AMES, Iowa — A prominent agricultural law expert used his position at Iowa State University to collect $278,000 in consulting fees after school officials failed to manage his conflict of interest for years, auditors said Tuesday.
Roger McEowen, the former director of the ISU Center for Agricultural Law and Taxation, was paid for more than 100 seminars and speeches that he conducted on university time and using the center’s staff and materials, according to a report from the state auditor. Instead of depositing the money with the center, it went to his business, which offered the same educational and legal services that McEowen received $140,000 a year from ISU to perform.
The center, part of the university’s highly regarded statewide outreach service, was created in 2006 to provide information on agricultural law to farmers and businesses and educational training to professionals. McEowen, who formed his business shortly after joining Iowa State in 2004, was its first director.
The university requested the audit in May 2015 after receiving a complaint alleging he often missed work to run his business. He was placed on leave in December and resigned in January.
McEowen listed his business on annual disclosure forms required by the university, saying that it gave legal and tax advice, ran seminars and performed other consulting work. He noted the subjects overlapped with issues he researched in his university duties. But administrators took his word that the arrangement didn’t create a conflict of interest and failed to develop a management plan that would have ensured his university work and consulting were separate and appropriate, the report said.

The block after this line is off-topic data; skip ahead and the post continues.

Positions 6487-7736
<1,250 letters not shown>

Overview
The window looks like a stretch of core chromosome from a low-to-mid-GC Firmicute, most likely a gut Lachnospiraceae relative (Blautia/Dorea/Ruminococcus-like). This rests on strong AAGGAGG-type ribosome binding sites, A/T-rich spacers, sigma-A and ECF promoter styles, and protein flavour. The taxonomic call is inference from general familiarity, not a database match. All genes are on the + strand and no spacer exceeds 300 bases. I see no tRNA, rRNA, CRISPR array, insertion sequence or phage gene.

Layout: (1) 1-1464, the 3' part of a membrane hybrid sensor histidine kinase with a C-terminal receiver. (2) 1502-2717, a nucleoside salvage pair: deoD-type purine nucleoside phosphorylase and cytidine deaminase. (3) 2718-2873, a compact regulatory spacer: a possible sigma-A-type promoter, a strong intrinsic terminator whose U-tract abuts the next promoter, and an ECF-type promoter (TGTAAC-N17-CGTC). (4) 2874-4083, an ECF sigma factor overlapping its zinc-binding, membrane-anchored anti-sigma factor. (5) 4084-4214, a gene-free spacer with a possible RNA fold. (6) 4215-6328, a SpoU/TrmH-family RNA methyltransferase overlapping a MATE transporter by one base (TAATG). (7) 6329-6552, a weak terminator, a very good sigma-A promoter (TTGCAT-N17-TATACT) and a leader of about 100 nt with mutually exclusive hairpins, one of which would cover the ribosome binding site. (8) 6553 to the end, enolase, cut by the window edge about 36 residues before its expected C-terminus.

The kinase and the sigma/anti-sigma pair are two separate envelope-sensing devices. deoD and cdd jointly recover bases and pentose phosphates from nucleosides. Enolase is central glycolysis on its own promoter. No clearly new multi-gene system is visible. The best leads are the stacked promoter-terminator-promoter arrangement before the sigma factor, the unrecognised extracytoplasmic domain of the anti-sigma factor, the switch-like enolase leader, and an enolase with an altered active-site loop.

Instead, McEowen violated numerous policies designed to ensure employees are not improperly using public resources for personal gain, auditors said, adding “it was not difficult” for him to promote the interests of his private business.
McEowen also falsified some expense reports by claiming reimbursement for mileage that he didn’t drive, had the center create a temporary job for his daughter and hosted expensive summer seminars at luxurious resorts in Lake Tahoe, California and Estes Park, Colorado that provided little benefit to Iowa residents, auditors said.
Iowa State spokesman John McCarroll said the university is reviewing its “processes regarding conflicts of interest, fiscal responsibilities and proper accounting and management of personal businesses.” The university also will wait for prosecutors to determine whether to bring criminal charges before taking any steps to seek restitution.
McEowen, who didn’t respond to messages for comment, conceded to auditors that his center and business had become comingled. He is now tax director for the agribusiness group of consulting firm CliftonLarsonAllen and a law professor at Washburn University in Kansas.
By the time concerns were raised about his possible conflict of interest, McEowen was lobbying university officials to allow him to privatize the center and expand nationwide, a proposal the provost said wouldn’t have been approved.
Auditors discovered 108 events from 2009 to 2015 in which McEowen kept fees that should have been deposited with the school. In each instance, McEowen wasn’t on university leave, including vacation, used materials that had been developed by the center and gave his university email as his contact information.
For another 70 paid events, auditors were unable to determine if the funds should have gone to the university.
Many of the events were sponsored and paid for by universities with agricultural ties, most frequently Kansas State University.